Southwest Turquoise Mines

The most beautiful Turquoise Stones come from Turquoise Mines in the American Southwest. Nevada, Arizona, New Mexico and Colorado mines have been used for centuries by Native American artists in making jewelry.

Each American turquoise mine is marketed by a name, such as Pilot Mountain Turquoise, #8 Mine Turquoise or Sunnyside Turquoise. Each of these mines has a rarity of the amount of ore it produced and the availability of the different grades of turquoise that could be recovered. Certain mines have become famous for their colors and matrix such as Sunnyside for its stunning matrix and Sleeping Beauty for its consistent blues that can be easily matched and set in styles of jewelry such as Zuni inlay and petit point. The Number 8 mine is famous for its golden and black web but has not produced turquoise since 1961. A well known mine can command a higher price for its turquoise than a lesser known mine. Turquoise generally forms in arid climates, similar to the conditions that prevail in the southwest of the United states. The States that are most famous for this gem are Nevada, Arizona, New Mexico and Colorado. Turquoise is New Mexico’s gemstone as well as the recognized birthstone of December. It has been known by this name since the French Europeans purchased the “turkey stone” from Turkish traders, never realizing that the turquoise was mined in Persia and later traded to the Turks. It is said to be a good luck stone that represents wealth, health and happiness. Turquoise is still used in many Native American Peoples traditional ceremonies. Even today a medicine man’s powers are said to be limited if he doesn’t possess turquoise. Most southwest turquoise mines were originally worked by Native peoples and were “rediscovered” by explorers. Turquoise generally forms near the surface to a depth of 200 ft. The mineral’s proximity to the surface made it easy to extract by using rock and bone tools available to the Native miners.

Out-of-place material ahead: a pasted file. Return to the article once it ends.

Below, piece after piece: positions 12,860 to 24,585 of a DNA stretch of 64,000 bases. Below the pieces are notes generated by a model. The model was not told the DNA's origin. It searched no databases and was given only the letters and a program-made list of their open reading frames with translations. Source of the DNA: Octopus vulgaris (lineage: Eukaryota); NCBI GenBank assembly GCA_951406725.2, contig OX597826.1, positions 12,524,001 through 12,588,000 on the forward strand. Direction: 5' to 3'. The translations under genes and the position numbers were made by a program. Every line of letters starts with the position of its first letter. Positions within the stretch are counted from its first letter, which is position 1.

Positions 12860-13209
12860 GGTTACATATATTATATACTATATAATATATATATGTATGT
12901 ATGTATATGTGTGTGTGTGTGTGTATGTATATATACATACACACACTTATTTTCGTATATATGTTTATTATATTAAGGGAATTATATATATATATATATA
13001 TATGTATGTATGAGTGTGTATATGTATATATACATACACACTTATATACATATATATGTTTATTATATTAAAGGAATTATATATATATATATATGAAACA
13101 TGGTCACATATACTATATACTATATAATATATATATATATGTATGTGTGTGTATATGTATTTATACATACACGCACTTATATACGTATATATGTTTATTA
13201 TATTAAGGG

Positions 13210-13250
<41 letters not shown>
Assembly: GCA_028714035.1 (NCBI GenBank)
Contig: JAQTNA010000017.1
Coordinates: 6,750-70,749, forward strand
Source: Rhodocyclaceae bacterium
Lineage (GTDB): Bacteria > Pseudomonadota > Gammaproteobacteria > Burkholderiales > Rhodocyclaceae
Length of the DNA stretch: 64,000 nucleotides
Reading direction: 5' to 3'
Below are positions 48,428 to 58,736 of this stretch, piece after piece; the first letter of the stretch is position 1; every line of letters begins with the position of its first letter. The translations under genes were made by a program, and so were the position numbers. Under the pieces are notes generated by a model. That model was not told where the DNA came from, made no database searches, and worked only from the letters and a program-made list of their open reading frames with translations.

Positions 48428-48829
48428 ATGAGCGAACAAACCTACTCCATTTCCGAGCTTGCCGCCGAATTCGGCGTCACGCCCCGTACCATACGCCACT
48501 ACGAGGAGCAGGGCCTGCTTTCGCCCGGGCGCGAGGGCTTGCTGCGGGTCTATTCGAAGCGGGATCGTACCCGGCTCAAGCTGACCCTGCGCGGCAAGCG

I have written an article about some of the Turquoise Mines. I hope you enjoy it!
Donna Bunnell
You can view it here:

Southwest Turquoise Mines

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